Advanced Power Electronics for Aerospace Applications

03/02/2015
OAI : oai:www.see.asso.fr:10638:19010
DOI :

Résumé

Advanced Power Electronics for Aerospace Applications

Collection

application/pdf Advanced Power Electronics for Aerospace Applications Jan Uhlig, S. Männl, M. Rottach, A. Engler

Métriques

22
8
133.16 Ko
 application/pdf
bitcache://f9c3f546d0c7287fb7facfb8b29138bd61edc5e3

Licence

Creative Commons Aucune (Tous droits réservés)

Sponsors

Organisateurs

logoaaaf-05_162x120.jpg
logo_see.gif

Sponsors

airbus.jpg
logo_safran_lps_grand.png
logo-aero-def-fd-blanc.jpg
logoirtsaintexupery.jpg
logo_onera.jpg
logotoulousemetropole.jpg
craquitaine.jpg
crmip.jpg
<resource  xmlns:xsi="http://www.w3.org/2001/XMLSchema-instance"
                xmlns="http://datacite.org/schema/kernel-4"
                xsi:schemaLocation="http://datacite.org/schema/kernel-4 http://schema.datacite.org/meta/kernel-4/metadata.xsd">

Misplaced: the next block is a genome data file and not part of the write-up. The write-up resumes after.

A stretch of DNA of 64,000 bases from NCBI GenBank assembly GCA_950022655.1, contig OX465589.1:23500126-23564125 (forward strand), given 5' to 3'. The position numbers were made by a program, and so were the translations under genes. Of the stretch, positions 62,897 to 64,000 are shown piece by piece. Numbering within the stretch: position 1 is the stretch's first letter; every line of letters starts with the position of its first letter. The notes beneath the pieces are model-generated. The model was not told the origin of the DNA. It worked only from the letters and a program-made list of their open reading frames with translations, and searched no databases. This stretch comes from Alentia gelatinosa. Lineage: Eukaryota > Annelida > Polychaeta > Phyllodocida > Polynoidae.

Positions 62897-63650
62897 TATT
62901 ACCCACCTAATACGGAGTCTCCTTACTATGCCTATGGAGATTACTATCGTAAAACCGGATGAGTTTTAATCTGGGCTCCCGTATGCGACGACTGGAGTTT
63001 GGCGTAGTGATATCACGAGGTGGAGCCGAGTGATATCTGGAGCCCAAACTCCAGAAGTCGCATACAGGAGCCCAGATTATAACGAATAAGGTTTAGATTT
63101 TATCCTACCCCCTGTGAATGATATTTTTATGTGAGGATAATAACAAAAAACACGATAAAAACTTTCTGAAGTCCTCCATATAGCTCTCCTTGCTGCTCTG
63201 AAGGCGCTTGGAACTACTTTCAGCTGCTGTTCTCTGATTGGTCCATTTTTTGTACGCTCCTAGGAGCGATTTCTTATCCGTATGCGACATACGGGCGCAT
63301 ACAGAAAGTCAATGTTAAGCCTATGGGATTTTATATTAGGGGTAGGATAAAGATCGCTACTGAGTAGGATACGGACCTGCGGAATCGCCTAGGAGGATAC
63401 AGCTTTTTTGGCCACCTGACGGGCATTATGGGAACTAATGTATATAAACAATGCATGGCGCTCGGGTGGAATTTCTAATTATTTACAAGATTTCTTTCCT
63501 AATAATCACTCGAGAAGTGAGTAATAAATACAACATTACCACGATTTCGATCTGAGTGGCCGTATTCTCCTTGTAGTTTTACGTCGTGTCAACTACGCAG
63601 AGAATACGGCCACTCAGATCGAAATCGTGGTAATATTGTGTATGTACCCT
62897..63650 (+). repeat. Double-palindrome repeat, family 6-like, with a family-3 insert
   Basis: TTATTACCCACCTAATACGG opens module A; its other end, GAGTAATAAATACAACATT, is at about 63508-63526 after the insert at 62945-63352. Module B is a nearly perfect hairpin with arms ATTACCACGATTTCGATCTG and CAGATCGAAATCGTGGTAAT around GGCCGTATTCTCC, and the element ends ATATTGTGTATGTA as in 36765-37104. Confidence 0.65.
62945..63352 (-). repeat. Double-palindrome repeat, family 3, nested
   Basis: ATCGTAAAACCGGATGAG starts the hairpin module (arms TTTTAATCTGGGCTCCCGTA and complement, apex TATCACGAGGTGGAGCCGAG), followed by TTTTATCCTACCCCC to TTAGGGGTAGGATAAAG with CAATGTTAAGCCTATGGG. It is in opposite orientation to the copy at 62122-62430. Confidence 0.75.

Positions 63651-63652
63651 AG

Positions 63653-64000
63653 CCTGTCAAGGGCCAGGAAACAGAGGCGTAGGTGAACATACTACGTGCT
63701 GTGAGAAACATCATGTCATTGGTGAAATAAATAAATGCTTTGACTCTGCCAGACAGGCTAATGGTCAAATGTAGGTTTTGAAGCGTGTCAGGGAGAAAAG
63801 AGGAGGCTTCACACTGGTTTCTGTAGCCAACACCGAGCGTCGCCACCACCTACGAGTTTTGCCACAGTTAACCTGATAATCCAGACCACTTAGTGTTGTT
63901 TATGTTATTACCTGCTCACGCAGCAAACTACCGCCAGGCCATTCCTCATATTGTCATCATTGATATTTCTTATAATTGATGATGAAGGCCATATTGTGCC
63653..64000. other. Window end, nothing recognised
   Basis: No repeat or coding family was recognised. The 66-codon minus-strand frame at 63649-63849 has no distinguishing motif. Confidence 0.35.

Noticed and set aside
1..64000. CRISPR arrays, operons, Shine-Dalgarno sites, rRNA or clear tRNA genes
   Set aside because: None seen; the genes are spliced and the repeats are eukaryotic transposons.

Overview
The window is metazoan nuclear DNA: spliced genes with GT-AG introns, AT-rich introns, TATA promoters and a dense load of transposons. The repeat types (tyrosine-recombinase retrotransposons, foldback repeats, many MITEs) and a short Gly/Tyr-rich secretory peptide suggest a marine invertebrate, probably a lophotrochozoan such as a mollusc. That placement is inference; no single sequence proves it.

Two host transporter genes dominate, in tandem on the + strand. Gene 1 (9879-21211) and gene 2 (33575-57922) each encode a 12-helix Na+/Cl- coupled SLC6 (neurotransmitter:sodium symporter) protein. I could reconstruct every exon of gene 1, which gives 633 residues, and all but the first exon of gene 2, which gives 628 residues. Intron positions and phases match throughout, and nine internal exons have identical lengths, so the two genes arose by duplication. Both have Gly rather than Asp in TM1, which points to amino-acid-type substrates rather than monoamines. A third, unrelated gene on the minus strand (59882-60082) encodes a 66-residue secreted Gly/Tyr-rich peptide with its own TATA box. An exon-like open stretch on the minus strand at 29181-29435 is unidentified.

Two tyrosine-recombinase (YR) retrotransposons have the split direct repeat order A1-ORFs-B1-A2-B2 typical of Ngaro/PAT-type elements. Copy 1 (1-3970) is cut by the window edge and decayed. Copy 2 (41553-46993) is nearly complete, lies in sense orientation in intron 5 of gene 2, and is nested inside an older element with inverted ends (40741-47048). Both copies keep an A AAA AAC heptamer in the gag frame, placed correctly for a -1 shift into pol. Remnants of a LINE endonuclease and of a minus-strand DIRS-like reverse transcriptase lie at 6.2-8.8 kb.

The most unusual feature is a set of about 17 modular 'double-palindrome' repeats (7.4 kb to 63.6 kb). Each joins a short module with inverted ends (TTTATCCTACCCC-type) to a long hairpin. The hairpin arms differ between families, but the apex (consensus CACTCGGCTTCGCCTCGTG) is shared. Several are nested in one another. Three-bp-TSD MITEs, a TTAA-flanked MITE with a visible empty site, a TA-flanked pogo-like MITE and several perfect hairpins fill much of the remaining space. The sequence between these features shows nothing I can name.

<identifier identifierType="DOI">10.23723/10638/19010</identifier><creators><creator><creatorName>Jan Uhlig</creatorName></creator><creator><creatorName>S. Männl</creatorName></creator><creator><creatorName>M. Rottach</creatorName></creator><creator><creatorName>A. Engler</creatorName></creator></creators><titles>
            <title>Advanced Power Electronics for Aerospace Applications</title></titles>
        <publisher>SEE</publisher>
        <publicationYear>2017</publicationYear>
        <resourceType resourceTypeGeneral="Text">Text</resourceType><dates>
	    <date dateType="Created">Mon 20 Mar 2017</date>